Does more money make you happier at work?

Story highlights

  • CEO reads article on happiness, gives employees a raise and cuts his own salary
  • Ron Friedman: CEO deserves applause, but connection between money and job happiness isn't long lasting

Ron Friedman is a social psychologist and author of the newly published book, "The Best Place to Work: The Art and Science of Creating an Extraordinary Workplace" (Penguin Random House/Perigee). The opinions expressed in this commentary are solely those of the author.

(CNN)It's not every day that a CEO voluntarily slashes his salary by 90% after reading an academic article.

Yet in the case of Dan Price, founder of Gravity Payments, that's exactly how it happened. After reading a study showing that for workers earning under $75,000 there's a strong connection between income and happiness, he made a decision. Within the next three years, he announced Monday, every employee at his company would earn at least $70,000. And he was going to shrink his million-dollar salary to make that happen.
Ron Friedman
It's a remarkable story. Especially in a world with stagnating wages, where most financial benefits go to those at the very top. It should be obvious to everyone that employees can't perform at their best when they're worried about making the rent, keeping the lights on or feeding their children. And yet at far too many companies, employee well-being is an afterthought.
    But with all the attention Price's generosity has drawn to the importance of income, it's worth noting that salary is only one ingredient of a satisfying job. And as it turns out, for many of us, it's far from the most important one.
    Put simply, if you're looking for a job that makes you happy, basing your decision on salary is likely to lead you astray. That's because the connection between salary and job satisfaction is weaker than we tend to assume.
    In 2010, Timothy Judge, a business professor at the University of Florida, set out to determine the real impact of salary on job satisfaction. To find out, Judge and his colleagues searched journal archives for every published study they could find measuring both salary and job satisfaction. They then combined the results into a single statistical analysis. All told, they looked at 86 different studies and evaluated the experiences of more than 15,000 employees.
    Their conclusion: "Level of pay had little relation to either job or pay satisfaction."
    Now, if you're like most people, these results are deeply at odds with your personal experience. We all know how exhilarating it feels to get a raise or land a job with a big paycheck. And yet the numbers tell us something completely different. How do we account for these findings?
    One explanation is that people tend to adapt to their level of income surprisingly quickly. If you earn $45,000 a year and receive word that your manager has just authorized a $5,000 increase, you can expect to feel pretty ecstatic. The question is, how long will that feeling last? A few days certainly. Maybe even a month. But a year from now, will you still be more satisfied with your job?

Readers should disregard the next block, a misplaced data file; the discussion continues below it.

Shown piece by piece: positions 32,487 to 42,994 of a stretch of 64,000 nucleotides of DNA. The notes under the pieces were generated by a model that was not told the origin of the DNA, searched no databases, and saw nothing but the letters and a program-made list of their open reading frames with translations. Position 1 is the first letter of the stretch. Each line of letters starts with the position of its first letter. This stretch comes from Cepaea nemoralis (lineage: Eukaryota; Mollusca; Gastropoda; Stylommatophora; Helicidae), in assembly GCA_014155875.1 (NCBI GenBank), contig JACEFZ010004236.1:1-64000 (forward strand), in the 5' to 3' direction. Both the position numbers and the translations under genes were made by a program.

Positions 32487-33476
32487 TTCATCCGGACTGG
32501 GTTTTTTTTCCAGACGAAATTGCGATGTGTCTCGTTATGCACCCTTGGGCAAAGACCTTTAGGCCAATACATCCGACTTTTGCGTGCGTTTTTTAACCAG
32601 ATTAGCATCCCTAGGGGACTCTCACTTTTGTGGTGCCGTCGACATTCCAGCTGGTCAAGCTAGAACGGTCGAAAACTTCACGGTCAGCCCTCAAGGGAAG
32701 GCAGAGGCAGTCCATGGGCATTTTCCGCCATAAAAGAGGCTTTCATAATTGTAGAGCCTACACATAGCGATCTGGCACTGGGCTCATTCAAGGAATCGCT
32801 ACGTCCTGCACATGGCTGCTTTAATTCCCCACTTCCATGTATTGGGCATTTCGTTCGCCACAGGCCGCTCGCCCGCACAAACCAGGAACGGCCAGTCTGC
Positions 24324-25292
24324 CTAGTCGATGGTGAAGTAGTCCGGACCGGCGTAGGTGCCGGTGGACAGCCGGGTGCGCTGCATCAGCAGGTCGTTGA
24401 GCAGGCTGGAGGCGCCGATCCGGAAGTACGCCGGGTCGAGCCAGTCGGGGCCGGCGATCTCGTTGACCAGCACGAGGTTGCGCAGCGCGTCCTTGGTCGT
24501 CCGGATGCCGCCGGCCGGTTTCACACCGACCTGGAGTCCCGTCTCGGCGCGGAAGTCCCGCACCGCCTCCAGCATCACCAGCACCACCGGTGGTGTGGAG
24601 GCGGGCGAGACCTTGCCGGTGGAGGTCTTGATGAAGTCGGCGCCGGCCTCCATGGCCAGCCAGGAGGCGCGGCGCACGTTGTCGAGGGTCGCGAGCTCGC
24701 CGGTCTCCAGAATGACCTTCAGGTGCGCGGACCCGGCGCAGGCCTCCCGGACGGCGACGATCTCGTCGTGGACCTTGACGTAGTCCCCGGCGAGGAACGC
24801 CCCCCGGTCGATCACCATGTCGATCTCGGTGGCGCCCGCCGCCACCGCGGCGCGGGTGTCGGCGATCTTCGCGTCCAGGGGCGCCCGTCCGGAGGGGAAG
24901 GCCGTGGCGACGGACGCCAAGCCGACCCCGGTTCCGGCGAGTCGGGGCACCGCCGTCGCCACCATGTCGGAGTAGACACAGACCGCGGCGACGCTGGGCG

It's a bit like driving a new car. You get a genuine thrill out of that first ride home from the dealership. Breathing in the new car scent, you can't help but notice all the ways your new vehicle is superior to your old one. But after a few weeks, it's all background. You go back to being the same person, albeit one holding a different set of keys.
    To be clear: A rise in income really does make us happier. It's just that the initial thrill doesn't last.
    Another reason the link between salary and job satisfaction is relatively weak is that in many cases, the promise of a big paycheck lures people to pursue jobs they don't really enjoy. In one study examined by Judge's team, "a sample of lawyers earning an average of $148,000 per year was less job-satisfied than a sample of child care workers earning $23,500 per year." That's more than six times the salary! And yet it still produced lower job satisfaction.
    There's a sobering message here. Financial wealth is nice. But not when it comes at the price of emotional bankruptcy. Being a lawyer can be incredibly fulfilling for some. It's just not for everyone.
    So what factors reliably contribute to satisfying work? Studies indicate that your best chances of finding workplace happiness lie in having a job that fulfills your basic, human psychological needs on a daily basis. As I explain in a new book on the science of work, we have decades of research suggesting that the most rewarding jobs are the ones that provide experiences that grow employees' competence, connect them to their colleagues in a meaningful ways and offer them autonomy in how they do their work.
    These are the essentials of satisfying work -- not lavish perks or fat paychecks.
    Not convinced? Then perhaps the following thought experiment might get you to reconsider.
    Suppose that you were offered a job that paid an annual salary of $200,000. All it required was that you arrive at the office every morning and stare at the wall, doing absolutely nothing, by yourself, for eight hours a day. Would you take it? If you did, chances are you'd be miserable. Not because you're not getting paid enough, but because your job fails to satisfy your human desires for building new skills, connecting with the people around you and having input into how you spend your time.
    All of which is to say that the best jobs do more than pay well. They provide psychologically satisfying experiences on a regular basis.
    Let's face it: Few companies out there will have the financial flexibility or willingness to follow Gravity Payments' example of setting a $70,000 minimum wage. Setting aside the question of whether or not they should, one thing is clear. Nearly every organization can do more to create rewarding workplace experiences. And they can do it without breaking the bank.